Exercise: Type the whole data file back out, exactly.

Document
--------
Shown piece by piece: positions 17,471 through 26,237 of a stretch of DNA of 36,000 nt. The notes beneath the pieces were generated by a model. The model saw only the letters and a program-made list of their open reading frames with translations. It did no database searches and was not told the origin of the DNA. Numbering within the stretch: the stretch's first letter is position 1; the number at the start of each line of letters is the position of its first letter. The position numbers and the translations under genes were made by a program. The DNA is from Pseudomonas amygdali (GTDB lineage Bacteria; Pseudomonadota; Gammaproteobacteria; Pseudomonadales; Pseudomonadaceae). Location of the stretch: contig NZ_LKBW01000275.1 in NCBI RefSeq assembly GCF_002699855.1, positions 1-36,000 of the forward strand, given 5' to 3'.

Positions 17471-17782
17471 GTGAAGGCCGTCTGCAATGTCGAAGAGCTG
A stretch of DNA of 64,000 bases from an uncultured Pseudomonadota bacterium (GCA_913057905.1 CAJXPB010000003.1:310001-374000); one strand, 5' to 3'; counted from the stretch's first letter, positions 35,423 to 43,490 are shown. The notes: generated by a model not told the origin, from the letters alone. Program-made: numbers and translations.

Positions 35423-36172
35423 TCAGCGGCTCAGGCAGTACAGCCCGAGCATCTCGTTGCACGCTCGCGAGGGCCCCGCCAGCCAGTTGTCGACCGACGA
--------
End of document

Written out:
Shown piece by piece: positions 17,471 through 26,237 of a stretch of DNA of 36,000 nt. The notes beneath the pieces were generated by a model. The model saw only the letters and a program-made list of their open reading frames with translations. It did no database searches and was not told the origin of the DNA. Numbering within the stretch: the stretch's first letter is position 1; the number at the start of each line of letters is the position of its first letter. The position numbers and the translations under genes were made by a program. The DNA is from Pseudomonas amygdali (GTDB lineage Bacteria; Pseudomonadota; Gammaproteobacteria; Pseudomonadales; Pseudomonadaceae). Location of the stretch: contig NZ_LKBW01000275.1 in NCBI RefSeq assembly GCF_002699855.1, positions 1-36,000 of the forward strand, given 5' to 3'.

Positions 17471-17782
17471 GTGAAGGCCGTCTGCAATGTCGAAGAGCTG
A stretch of DNA of 64,000 bases from an uncultured Pseudomonadota bacterium (GCA_913057905.1 CAJXPB010000003.1:310001-374000); one strand, 5' to 3'; counted from the stretch's first letter, positions 35,423 to 43,490 are shown. The notes: generated by a model not told the origin, from the letters alone. Program-made: numbers and translations.

Positions 35423-36172
35423 TCAGCGGCTCAGGCAGTACAGCCCGAGCATCTCGTTGCACGCTCGCGAGGGCCCCGCCAGCCAGTTGTCGACCGACGA